BUCKLEY AIR FORCE BASE, Colo. -- Airmen face many challenges every day that range from physical training to difficult work related tasks, but rarely does any Airman, including a chief, face the challenge of a nearly 500 mile bike ride. With less than a year left before he retires, Chief Master Sgt. Alan Onufrak, 460th Medical Group superintendent, rode in the Registers Annual Great Bicycle Ride Across Iowa on the Air Force team, all while helping fellow cyclists, recruiting and completing the challenge.
According to the RAGBRAI website, the event is a bicycle ride not a race, averaging around 468 miles and lasting a full week. Each year more than 20,000 cyclist complete this challenge, with 95 members serving on the Air Force team. "You do not have to be in real great shape to get across the ride," said Onufrak, "but to ride 468 miles in 7 days does take a bit of conditioning." Onufrak participated in RAGBRAI as part of the Air Force Cycling team. This team has participated for 19 years, using the opportunity to help others and spread a positive Air Force message.
"This is just a ride where you go at your own pace," the chief explained. "We all participate to be recruiters and spend as much time as possible in the towns. When you have a town that has a population of 1000 and over the course of a day more than 35,000 people pass through, to be the person to stop and help fix a tire or have lunch at a local restaurant, you can make a huge difference." Since the last time Onufrak participated in RAGBRAI, he has kept up his cycling abilities while balancing his professional duties and personal life. "I have a Trek 1200 road bike, not one of the fanciest, but a great bike," said Onufrak. "I have put more than 10,000 miles on that bike since 2006. I try to get out at least once a week, and more when I can, but sometimes it is difficult to find a balance between being a chief, a dad, having a family and church. This is the second time Onufrak has participated in RAGBRAI but it was his last. "I was part of RAGBRAI back in 2006," Onufrak said, "I wanted to do it this year because I am retiring at the end of this year, so this is my last opportunities to represent the Air Force as an active-duty member."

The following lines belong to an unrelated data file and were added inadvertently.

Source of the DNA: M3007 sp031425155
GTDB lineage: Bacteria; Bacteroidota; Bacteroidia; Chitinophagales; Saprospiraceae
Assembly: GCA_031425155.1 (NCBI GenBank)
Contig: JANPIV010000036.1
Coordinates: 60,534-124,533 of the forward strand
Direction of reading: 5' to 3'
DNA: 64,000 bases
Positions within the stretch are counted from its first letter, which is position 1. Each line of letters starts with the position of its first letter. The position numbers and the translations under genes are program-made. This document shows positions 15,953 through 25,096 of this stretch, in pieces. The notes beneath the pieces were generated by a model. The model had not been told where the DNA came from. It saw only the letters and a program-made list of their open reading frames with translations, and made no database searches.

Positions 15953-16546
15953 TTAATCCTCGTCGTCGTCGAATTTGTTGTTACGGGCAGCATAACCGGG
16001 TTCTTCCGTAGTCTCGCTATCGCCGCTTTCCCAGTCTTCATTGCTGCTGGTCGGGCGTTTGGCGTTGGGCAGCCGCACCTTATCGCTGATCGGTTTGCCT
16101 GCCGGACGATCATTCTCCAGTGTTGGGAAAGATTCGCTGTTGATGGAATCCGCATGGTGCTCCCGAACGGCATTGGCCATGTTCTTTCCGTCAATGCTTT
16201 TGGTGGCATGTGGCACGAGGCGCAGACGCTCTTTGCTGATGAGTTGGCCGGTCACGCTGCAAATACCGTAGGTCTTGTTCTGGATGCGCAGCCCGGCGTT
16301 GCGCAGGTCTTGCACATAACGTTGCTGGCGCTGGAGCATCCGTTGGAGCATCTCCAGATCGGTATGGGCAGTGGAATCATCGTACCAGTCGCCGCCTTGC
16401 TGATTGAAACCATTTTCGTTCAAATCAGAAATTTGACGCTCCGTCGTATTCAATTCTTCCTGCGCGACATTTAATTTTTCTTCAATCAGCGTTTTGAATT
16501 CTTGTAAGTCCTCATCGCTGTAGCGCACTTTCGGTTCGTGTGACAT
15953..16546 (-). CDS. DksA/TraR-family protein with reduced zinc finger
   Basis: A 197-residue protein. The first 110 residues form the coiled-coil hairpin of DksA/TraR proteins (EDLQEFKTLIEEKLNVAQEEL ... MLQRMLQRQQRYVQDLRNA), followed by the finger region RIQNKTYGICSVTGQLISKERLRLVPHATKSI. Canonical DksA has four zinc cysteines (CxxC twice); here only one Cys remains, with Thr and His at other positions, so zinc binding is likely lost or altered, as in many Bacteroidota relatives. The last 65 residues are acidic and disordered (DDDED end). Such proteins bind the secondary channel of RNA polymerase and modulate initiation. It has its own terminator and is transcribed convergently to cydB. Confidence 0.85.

After over 29 years of service, Onufrak is ready to keep cycling and join the ranks of Air Force retired.
"I enjoyed serving on the Air Force team for my last time as an active-duty member," the Chief said. "There is always an opportunity to do this when I retire, but I think twice is enough for me."